as­so­ci­a­tion wor­ried that some of their mem­ber hos­pi­tals would end up with lower re­im­burse­ment rates be­cause they lack the ne­go­ti­at­ing lever­age of large pri­vate sys­tems, which also don’t pro­vide the same de­gree of com­mu­nity sup­port ser­vices.

Public hos­pi­tals also were con­cerned that the CMS de­clined to re­quire in­sur­ance plans in the ex­changes to con­tract with all both es­sen­tial com­mu­nity providers and high-vol­ume Med­i­caid providers, and to con­duct ac­cess re­views if they don’t con­tract with all es­sen­tial com­mu­nity providers.

Blair Childs, se­nior vice pres­i­dent of public af­fairs for Premier health­care al­liance, said in a writ­ten state­ment that his or­ga­ni­za­tion op­posed HHS leav­ing states the op­tion of im­pos­ing a provider tax to pay for eval­u­a­tions of in­sur­ance plans for the ex­changes. The plans “are ex­pected to ben­e­fit from ex­changes, in­clud­ing ac­cess to mar­kets and re­duced sales and mar­ket­ing costs, and they should bear the cost of these as­sess­ments,” he wrote.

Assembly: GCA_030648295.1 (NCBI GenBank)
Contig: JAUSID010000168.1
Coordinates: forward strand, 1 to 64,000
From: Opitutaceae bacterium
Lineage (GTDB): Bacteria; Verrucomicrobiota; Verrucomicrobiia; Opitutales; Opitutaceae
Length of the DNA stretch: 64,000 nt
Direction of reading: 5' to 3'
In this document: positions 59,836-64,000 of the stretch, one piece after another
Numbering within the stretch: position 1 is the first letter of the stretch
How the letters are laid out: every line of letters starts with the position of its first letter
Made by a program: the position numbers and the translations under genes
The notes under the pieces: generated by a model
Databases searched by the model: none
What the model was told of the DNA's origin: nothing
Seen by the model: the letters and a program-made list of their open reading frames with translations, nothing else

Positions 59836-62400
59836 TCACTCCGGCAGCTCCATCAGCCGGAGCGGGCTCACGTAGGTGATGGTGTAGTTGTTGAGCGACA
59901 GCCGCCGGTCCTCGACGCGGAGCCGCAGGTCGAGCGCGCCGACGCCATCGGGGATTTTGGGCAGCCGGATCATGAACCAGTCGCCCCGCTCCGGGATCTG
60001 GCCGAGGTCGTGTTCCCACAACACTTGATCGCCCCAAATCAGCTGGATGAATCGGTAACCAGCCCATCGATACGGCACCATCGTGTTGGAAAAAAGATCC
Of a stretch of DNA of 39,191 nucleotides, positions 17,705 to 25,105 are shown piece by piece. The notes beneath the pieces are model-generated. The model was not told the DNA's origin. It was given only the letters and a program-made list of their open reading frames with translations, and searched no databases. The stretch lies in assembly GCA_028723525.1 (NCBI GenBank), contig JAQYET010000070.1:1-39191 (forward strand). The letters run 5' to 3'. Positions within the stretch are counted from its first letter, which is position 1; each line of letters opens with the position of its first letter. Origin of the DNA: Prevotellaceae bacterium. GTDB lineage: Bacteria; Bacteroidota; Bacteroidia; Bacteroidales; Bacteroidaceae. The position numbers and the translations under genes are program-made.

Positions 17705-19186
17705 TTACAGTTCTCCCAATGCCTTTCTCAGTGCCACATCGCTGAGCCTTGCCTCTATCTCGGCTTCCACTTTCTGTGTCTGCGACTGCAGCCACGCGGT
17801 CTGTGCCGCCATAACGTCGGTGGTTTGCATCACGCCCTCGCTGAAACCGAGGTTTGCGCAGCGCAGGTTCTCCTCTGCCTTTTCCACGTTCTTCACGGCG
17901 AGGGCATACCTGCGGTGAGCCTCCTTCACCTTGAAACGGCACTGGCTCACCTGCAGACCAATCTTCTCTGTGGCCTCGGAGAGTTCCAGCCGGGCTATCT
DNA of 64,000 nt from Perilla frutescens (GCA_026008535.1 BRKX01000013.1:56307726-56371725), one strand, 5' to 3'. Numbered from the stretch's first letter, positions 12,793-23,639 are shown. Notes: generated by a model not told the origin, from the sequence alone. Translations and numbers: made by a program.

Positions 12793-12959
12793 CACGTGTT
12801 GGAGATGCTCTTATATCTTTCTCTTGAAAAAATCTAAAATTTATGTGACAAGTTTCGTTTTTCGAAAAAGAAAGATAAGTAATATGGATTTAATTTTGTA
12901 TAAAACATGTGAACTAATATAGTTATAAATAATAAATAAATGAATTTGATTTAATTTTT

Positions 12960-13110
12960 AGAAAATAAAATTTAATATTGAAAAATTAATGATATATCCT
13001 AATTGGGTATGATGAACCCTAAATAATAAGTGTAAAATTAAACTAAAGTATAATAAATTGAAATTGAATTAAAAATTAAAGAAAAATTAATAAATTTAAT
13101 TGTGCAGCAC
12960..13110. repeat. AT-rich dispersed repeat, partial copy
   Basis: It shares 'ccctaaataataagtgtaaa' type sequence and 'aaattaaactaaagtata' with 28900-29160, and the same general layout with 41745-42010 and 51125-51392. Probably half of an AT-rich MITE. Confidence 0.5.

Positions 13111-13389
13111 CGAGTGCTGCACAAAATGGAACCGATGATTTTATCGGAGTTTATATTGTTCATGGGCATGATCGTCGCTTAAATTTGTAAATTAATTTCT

Premier, an al­liance of about 200 hos­pi­tals and health sys­tems, also was dis­ap­pointed the final rule al­lows states to con­sti­tute up to half the mem­ber­ship of their ex­change gov­ern­ing boards with in­sur­ers’ rep­re­sen­ta­tives, Childs wrote. “While ex­changes clearly need the ex­per­tise of health in­sur­ance is­suers and agents, ac­tive and en­gaged ad­vi­sory com­mit­tees should suf­fice.”

Ken­neth Raske, pres­i­dent of the Greater New York Hospi­tal As­so­ci­a­tion, hailed the state flex­i­bil­ity in­cluded in the final rule and said his group plans to ad­dress any de­tails of the ex­change that emerge as its au­tho­riz­ing leg­is­la­tion con­tin­ues to move through the state’s Leg­is­la­ture. Such a need to en­gage state leg­is­la­tors is prefer­able, he said, to try­ing to fit into a fed­eral ex­change im­posed if the state does not act.

“No mat­ter whether you live in Ok­la­homa or New York or Cal­i­for­nia, in­sur­ance mar­kets gen­er­ally, and health in­sur­ance specif­i­cally, are very, very much lo­cal prod­ucts with spe­cific rules and reg­u­la­tions,” Raske said. “Go­ing with the state ap­proach is prob­a­bly the best bet as it re­lates to ex­changes.”